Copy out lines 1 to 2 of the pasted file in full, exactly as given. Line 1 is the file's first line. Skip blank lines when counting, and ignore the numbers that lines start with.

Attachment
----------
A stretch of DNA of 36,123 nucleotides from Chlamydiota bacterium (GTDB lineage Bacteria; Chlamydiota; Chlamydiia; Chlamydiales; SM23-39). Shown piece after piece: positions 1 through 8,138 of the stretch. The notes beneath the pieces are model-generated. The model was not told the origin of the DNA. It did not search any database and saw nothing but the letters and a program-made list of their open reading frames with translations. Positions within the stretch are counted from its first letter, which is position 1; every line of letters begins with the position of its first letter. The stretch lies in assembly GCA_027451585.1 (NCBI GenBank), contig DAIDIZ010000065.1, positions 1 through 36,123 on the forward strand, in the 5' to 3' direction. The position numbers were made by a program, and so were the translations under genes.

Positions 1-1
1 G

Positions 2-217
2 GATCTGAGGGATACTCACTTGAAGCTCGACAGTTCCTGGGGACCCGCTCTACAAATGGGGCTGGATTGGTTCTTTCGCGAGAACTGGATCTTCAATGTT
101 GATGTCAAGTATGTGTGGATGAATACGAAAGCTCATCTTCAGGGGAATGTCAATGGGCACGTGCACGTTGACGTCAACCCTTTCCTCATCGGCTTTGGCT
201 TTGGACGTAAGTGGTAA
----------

A stretch of DNA of 36,123 nucleotides from Chlamydiota bacterium (GTDB lineage Bacteria; Chlamydiota; Chlamydiia; Chlamydiales; SM23-39). Shown piece after piece: positions 1 through 8,138 of the stretch. The notes beneath the pieces are model-generated. The model was not told the origin of the DNA. It did not search any database and saw nothing but the letters and a program-made list of their open reading frames with translations. Positions within the stretch are counted from its first letter, which is position 1; every line of letters begins with the position of its first letter. The stretch lies in assembly GCA_027451585.1 (NCBI GenBank), contig DAIDIZ010000065.1, positions 1 through 36,123 on the forward strand, in the 5' to 3' direction. The position numbers were made by a program, and so were the translations under genes.

Positions 1-1